The power to create money is the power to commandeer any salable resource in the society. Like the sovereign, banks create money, but banks loan money into existence, while the sovereign spawns money by spending. Unlike the sovereign, which is at least nominally subject to the will of its citizens, banks exercise their sovereignty mostly in the absence of social control: weak, captured regulators are a poor approximation of democratic control. Bankers are unelected sovereigns who create money by issuing loans entirely at their own discretion with the only the slightest oversight by the rest of society.
We consider the broad picture of the role of banks vs. sovereigns in the creation of money and the attendant consequences for society.
Let's hear first from one of our great socialist economists. Michael Hudson, as part of a magnificent review of a century of economic struggle, captures the crucial issue:
The past century has shown that if society does not control the banks and financial sector, they will control society. Their strategy is to block government money creation so that economies will be forced to rely on banks and bondholders. Regulatory authority to limit such financial aggression and the monopoly pricing and rent extraction it supports has been crippled in the West byregulatory captureby the rentier oligarchy.
For a liberal viewpoint, consider the cautions of a beloved friend with extensive US and international economic policy experience:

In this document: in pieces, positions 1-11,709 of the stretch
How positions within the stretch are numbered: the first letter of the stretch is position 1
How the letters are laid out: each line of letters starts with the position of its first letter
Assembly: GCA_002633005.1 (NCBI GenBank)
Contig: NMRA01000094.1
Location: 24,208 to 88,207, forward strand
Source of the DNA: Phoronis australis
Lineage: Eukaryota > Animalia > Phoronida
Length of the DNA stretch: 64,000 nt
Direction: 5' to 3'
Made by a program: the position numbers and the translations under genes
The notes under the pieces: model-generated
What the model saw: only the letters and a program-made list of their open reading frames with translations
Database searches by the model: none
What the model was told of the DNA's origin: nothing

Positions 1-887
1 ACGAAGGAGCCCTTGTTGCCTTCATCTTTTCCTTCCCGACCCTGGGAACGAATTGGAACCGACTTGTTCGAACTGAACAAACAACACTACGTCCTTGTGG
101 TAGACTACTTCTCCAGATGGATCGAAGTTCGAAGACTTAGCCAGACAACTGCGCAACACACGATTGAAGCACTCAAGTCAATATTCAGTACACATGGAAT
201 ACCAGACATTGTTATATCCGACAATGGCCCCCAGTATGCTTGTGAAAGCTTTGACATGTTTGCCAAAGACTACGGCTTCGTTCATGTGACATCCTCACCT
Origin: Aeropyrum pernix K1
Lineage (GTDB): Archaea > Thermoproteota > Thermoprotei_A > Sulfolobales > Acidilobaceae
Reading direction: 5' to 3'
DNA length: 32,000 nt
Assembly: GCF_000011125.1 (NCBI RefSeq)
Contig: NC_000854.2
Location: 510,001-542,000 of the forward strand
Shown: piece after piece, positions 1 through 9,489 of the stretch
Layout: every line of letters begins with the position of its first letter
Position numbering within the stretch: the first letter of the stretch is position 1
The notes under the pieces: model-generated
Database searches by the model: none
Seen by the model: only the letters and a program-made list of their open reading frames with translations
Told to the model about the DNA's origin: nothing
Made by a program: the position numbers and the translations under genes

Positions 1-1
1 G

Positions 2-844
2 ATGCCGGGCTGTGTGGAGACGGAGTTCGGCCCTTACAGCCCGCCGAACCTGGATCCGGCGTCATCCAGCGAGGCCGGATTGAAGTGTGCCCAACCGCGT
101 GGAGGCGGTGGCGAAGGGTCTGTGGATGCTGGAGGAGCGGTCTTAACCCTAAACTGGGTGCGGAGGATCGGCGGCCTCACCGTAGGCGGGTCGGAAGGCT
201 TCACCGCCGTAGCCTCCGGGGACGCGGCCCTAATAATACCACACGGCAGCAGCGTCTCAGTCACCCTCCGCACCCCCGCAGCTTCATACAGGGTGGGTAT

In terms of the mechanics of money creation, I'd suggest that you underemphasize the role of bank reserve requirements, fed funds rate, repo programs, etc. These affect the leverage in the banking system's credit creation mechanism and hence are collectively an important driver of liquidity and effective money supply. And they are instruments of government policy (whether by design or auto-pilot default as was the case during the Greenspan years). This does not take away from your main point that government ultimately has the power to influence money supply, but it does suggest that the picture you paint of banks being unaccountable engines of credit creation is a bit broad brush. Other countries have financial regulatory track records that have made much more proactive use of these levers than the US to dial up or back monetary stimulus and limit mischief or overexuberance by banks (China recently, Canada last decade, etc.).
We turn now to technical details for actual money creation.
The acknowledgement of the fallacy of banks as intermediaries deploying savings into investment has been recently acknowledged by some establishment luminaries, including the Bank of England (pdf):
[The] majority of money in the modern economy is created by commercial banks making loans. Money creation in practice differs from some popular misconceptions -- banks do not act simply as intermediaries, lending out deposits that savers place with them, and nor do theymultiply upcentral bank money to create new loans and deposits.